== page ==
New Tank Set up and Water Conditioning/Change - The Planted Tank Forum
 
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post #1 of 11 (permalink) Old 04-13-2006, 11:41 PM Thread Starter
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New Tank Set up and Water Conditioning/Change

I set up an Eclipse 12 gallon and 6 gallon yesterday with some vals, nana and java ferns. I have not conditioned the water to remove chlorine and chloramine yet and I was wondering when is a good time to do that.

Also, when should I do my first water change? When water changing, do you condition the water before adding it into the tank or do you just add water from the tap- supposing it's a 20-30% water change every 1-2 weeks?

No fish until my plants appear to be surviving and I get my questions answered.

Thanks!
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post #2 of 11 (permalink) Old 04-13-2006, 11:54 PM
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I treat the water as I add it to the tank. Using Seachem Prime per the directions you add enough to treat the total tank volume. Then I just fill direct from the faucet.
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post #3 of 11 (permalink) Old 04-14-2006, 12:48 PM
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I'm on a well now, yay! But, when I was on city water I always squirted in as much water conditioner as necessary for my water change, then added the tap water directly to the tank. In almost 10 years of fishkeeping, I've never had a problem.

With just plants in the tank, there's not much point in doing water changes. Water changes are mainly done to reduce the ammonia/nitrite/nitrates built up in your tank from fish waste. How often you need to do them depends on a number of things...how high your fish load is, how much you're feeding, how well-cycled your tank is. I change water 2x (40-50%) per week in my planted discus tank. Other tanks are changed once per week.
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post #4 of 11 (permalink) Old 04-14-2006, 04:33 PM
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Have you checked your sitting pH on the tap? And you could check your KH and GH too, so you know what kind of water you may be dealing with. Oh, I didn't see your city. Seattle. Probably fairly soft water.





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post #5 of 11 (permalink) Old 04-15-2006, 02:56 AM
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I've always conditioned the water (chems and temp) BEFORE it goes into the tank. I never add more chemicals than is needed. Why? Waste of money and potentially not good for the fish. You could make an argument against conditioning it before hand for a larger tank, but I have a 46 and 20 (small) so it is just as easier to haul the 'ready to go' water to the tank.

Depending on your water specs, a water change also replenishes some of the trace elements. It can also mitigate an algae bloom if you see it heading that way.
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post #6 of 11 (permalink) Old 04-15-2006, 03:01 AM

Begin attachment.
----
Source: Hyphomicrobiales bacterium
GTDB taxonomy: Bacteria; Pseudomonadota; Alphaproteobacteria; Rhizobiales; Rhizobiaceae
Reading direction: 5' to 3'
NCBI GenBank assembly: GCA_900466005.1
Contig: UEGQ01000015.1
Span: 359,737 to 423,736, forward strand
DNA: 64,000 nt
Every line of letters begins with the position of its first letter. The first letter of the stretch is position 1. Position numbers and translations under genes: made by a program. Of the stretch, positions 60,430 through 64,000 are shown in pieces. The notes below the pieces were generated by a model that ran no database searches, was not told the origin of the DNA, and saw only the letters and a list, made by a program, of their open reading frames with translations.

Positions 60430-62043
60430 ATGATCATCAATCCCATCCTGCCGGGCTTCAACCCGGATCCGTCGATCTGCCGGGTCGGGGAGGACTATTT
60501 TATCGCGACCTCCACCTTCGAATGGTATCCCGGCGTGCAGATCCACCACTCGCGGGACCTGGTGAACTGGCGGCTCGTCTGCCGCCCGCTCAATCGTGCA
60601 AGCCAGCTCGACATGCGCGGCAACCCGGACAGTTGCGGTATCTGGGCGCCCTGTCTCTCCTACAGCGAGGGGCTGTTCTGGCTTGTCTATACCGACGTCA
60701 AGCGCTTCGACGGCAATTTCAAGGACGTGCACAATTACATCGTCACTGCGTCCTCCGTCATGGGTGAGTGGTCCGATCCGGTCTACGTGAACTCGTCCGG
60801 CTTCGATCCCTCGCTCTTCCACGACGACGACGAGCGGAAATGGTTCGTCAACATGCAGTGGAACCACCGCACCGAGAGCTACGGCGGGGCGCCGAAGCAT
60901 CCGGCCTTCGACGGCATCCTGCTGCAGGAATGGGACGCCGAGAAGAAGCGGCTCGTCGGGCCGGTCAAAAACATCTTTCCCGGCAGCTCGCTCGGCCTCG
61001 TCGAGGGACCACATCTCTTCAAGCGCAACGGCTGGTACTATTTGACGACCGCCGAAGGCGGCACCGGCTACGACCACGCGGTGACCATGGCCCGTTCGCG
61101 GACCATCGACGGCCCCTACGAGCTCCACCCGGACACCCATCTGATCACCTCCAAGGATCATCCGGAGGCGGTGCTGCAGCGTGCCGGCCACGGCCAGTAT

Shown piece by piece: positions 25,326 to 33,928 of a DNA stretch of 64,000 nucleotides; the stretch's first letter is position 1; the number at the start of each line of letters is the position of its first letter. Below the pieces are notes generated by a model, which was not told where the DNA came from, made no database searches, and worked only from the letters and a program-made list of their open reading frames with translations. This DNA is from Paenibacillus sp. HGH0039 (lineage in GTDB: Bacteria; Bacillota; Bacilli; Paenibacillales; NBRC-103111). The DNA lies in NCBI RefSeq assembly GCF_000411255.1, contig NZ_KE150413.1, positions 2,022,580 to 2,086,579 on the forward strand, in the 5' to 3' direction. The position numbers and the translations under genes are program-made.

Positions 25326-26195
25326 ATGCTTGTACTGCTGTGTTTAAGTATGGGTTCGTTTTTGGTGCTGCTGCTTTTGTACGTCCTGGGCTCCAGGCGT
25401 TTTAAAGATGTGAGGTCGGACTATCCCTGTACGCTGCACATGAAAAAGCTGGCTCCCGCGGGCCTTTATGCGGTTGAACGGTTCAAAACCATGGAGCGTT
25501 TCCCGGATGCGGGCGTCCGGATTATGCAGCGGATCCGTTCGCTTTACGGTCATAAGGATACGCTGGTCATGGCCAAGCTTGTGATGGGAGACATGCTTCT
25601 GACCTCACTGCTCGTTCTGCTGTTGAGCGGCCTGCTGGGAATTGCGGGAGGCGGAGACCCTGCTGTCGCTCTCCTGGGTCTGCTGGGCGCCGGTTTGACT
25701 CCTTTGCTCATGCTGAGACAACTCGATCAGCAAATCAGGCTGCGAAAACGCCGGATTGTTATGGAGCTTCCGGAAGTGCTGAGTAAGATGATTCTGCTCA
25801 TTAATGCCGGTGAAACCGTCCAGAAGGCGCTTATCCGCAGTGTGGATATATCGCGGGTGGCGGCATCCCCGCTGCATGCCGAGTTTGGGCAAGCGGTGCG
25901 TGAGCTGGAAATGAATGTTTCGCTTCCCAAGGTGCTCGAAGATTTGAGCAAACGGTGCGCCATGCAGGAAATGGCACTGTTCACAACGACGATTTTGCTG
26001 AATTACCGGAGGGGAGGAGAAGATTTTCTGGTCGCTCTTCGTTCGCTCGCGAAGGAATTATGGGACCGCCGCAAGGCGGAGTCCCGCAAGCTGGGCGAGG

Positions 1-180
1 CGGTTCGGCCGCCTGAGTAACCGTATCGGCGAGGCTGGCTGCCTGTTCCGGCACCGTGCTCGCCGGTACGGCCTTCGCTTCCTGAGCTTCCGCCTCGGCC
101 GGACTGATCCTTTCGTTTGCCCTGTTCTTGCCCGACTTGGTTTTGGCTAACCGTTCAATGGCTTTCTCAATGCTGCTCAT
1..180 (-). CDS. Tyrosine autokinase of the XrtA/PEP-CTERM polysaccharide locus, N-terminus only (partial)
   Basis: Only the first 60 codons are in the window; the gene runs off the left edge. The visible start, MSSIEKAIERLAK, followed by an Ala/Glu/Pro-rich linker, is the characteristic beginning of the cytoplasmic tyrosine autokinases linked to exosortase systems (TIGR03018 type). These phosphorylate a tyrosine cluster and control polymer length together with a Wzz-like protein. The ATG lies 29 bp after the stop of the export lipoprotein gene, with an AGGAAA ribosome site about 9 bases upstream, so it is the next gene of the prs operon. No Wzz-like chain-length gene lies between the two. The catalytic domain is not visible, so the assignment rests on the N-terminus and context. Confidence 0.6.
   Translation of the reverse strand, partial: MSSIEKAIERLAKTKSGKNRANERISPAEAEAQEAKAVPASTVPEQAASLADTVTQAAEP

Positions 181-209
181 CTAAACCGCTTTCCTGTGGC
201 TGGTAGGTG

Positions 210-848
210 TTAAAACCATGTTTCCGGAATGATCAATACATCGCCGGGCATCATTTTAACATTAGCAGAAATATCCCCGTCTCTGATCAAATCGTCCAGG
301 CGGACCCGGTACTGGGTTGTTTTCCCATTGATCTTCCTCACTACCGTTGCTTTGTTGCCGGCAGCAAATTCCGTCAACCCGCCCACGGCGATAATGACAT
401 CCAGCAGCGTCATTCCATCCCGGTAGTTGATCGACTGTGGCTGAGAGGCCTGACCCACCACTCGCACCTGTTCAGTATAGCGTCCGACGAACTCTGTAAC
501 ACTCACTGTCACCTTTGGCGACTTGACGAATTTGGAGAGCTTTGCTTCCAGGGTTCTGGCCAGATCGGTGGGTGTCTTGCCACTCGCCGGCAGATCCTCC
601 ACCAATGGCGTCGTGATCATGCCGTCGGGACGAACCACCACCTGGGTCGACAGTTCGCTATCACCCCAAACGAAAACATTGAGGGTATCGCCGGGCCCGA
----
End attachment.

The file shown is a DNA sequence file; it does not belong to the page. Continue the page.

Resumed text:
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Overdosing any water conditioner is potentially dangerous as it may bind to free oxygen if it can't find NH3 or Cl- to bind to.
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post #7 of 11 (permalink) Old 04-15-2006, 03:08 AM
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I've been "off" tap conditioners for a long time now. I let my tap h2o cure in a bucket for 24-72 hours than add. I have a beef with the phosphates and whatever elese is in these "conditioners". But hey - dont get me wrong - if ya have a very big tank or get stuck in a bind it is a neccesity.
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post #8 of 11 (permalink) Old 04-15-2006, 03:17 AM
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"curing" the water removes chlorine, but not chloramines. Both are hazardous to the fishes.
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post #9 of 11 (permalink) Old 04-15-2006, 03:21 AM
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Quote:
Originally Posted by MIL007
I've been "off" tap conditioners for a long time now. I let my tap h2o cure in a bucket for 24-72 hours than add. I have a beef with the phosphates and whatever elese is in these "conditioners". But hey - dont get me wrong - if ya have a very big tank or get stuck in a bind it is a neccesity.
Back in the times when water companies used chlorine to sanitize the water your method was a good one. But, now most places use chloramine, which is both chlorine and ammonia. They do this because chloramine is much longer lasting in the water - meaning it won't go away just by letting the water age. The safe way to get rid of this chemical soup is to use a water conditioner like Seachem Prime, which breaks down the chloramine into chlorine and ammonia and makes both harmless. From what it says on the Prime bottle, it also neutralizes nitrites.

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post #10 of 11 (permalink) Old 04-15-2006, 12:39 PM
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Prime only neutralizes nitrates when used in much higher doses than used in treating water.
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post #11 of 11 (permalink) Old 04-15-2006, 04:41 PM Thread Starter
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Thanks for all the tips and discussion everyone. I used added Tetra AquaSafe last night for conditioning which states it removes chlorine and chloramine and I'll do some pH tests this weekend. It's only been day 3 since I set up my tanks.

Specifically, thanks Bombay for the water change treating advice. Since my tanks are so small, I'll treat the water first before the water change and adjust it to the correct temp before adding it to the tank.
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